“Dirt-powered fuel cell” draws near-limitless energy from soil (Loz Blain, January 16, 2024, New Atlas)
Microbial fuel cells, as they’re called, have been around for more than 100 years. They work a little like a battery, with an anode, cathode and electrolyte – but rather than drawing electricity from chemical sources, they work with bacteria that naturally donate electrons to nearby conductors as they chow down on soil.
The issue thus far has been keeping them supplied with water and oxygen, while being buried in the dirt. “Although MFCs have existed as a concept for more than a century, their unreliable performance and low output power have stymied efforts to make practical use of them, especially in low-moisture conditions,” said UNW alumnus and project lead Bill Yen.
So, the team set about creating several new designs targeted at giving the cells continual access to oxygen and water – and found success with a design shaped like a cartridge sitting vertically on a horizontal disc. The disc-shaped carbon felt anode lies horizontally at the bottom of the device, buried deep in the soil where it can capture electrons as microbes digest dirt.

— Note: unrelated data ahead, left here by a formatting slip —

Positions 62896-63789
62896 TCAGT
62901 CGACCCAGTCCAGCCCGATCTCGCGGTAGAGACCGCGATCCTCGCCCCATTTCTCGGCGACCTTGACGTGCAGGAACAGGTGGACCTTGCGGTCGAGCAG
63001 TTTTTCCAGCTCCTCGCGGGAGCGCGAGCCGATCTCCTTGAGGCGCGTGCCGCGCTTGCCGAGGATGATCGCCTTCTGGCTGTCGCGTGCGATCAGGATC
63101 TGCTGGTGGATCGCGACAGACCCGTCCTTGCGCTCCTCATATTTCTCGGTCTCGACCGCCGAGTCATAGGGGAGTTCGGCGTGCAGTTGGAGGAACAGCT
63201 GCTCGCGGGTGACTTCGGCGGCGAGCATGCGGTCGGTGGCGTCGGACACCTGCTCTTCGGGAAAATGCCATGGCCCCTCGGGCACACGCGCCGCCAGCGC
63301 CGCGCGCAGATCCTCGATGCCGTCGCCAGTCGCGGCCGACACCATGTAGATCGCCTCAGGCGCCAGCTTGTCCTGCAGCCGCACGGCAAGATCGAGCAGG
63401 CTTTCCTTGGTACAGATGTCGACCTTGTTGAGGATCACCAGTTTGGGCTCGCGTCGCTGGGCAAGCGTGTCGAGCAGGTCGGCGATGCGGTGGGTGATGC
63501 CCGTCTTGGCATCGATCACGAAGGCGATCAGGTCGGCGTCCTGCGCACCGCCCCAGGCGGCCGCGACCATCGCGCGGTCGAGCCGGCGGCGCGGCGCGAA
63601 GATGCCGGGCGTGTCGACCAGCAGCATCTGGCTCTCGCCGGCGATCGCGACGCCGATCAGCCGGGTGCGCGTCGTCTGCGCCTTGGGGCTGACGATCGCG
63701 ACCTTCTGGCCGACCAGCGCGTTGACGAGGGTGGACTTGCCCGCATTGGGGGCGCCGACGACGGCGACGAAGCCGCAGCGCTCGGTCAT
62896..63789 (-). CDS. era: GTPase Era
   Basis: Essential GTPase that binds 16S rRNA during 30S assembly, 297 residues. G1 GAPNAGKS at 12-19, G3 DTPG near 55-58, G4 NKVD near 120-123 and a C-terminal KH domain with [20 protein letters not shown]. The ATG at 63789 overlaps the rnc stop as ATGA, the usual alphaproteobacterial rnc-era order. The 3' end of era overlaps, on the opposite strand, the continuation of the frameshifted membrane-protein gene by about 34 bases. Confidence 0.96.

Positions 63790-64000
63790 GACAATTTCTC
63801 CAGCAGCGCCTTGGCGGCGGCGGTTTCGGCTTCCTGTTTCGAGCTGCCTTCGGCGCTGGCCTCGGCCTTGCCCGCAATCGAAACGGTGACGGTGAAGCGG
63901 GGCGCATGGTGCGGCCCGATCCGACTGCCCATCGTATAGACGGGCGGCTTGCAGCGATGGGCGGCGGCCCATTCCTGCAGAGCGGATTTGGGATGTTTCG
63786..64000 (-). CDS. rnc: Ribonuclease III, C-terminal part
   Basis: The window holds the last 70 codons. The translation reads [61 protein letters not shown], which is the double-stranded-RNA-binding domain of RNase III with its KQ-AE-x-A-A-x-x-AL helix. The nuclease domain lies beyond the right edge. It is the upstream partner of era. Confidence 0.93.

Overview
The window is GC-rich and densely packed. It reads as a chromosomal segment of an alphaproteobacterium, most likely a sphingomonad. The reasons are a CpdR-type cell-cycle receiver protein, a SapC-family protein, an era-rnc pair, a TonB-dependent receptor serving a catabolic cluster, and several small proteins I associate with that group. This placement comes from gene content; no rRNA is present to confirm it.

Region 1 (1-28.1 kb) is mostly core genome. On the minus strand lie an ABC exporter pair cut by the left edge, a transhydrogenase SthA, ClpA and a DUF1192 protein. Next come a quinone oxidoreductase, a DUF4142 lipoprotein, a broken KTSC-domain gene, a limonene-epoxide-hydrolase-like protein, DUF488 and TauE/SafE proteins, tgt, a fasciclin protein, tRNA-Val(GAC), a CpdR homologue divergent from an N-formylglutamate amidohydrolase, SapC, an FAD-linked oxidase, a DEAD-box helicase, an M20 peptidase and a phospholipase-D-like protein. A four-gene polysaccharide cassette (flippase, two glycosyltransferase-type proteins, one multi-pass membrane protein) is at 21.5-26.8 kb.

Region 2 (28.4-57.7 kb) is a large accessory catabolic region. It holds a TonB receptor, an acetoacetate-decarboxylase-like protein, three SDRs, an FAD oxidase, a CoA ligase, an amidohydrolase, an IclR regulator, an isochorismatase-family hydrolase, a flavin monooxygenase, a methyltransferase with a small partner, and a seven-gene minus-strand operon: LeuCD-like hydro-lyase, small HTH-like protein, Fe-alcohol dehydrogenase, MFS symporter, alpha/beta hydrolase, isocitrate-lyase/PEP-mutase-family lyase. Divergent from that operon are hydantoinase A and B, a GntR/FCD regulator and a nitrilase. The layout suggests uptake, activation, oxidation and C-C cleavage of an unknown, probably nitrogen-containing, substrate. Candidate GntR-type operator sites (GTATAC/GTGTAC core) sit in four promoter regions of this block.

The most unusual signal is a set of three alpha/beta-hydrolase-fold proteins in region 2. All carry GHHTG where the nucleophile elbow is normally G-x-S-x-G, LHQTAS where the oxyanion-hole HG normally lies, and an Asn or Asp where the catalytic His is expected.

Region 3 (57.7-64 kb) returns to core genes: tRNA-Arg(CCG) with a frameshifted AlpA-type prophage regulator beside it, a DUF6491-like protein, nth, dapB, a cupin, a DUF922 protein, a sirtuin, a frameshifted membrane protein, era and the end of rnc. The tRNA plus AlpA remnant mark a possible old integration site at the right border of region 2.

The conductive metal cathode, meanwhile, sits vertically on top of the anode. The bottom part thus sits deep enough to have access to moisture from the deep soil, while the top sits flush with the surface. A fresh air gap runs down the whole length of the electrode, and a protective cap on top stops dirt and debris from falling in and cutting off the cathode’s access to oxygen. Part of the cathode is also coated with a waterproofing material, so that when it floods, there’s still a hydrophobic section of the cathode in touch with oxygen to keep the fuel cell running.
In testing, this design performed consistently across different soil moisture levels, from completely underwater to “somewhat dry,” with just 41% water by volume in the soil. On average, it generated some 68 times more power than was required to operate its onboard moisture and touch detection systems, and transmit data via a tiny antenna to a nearby base station.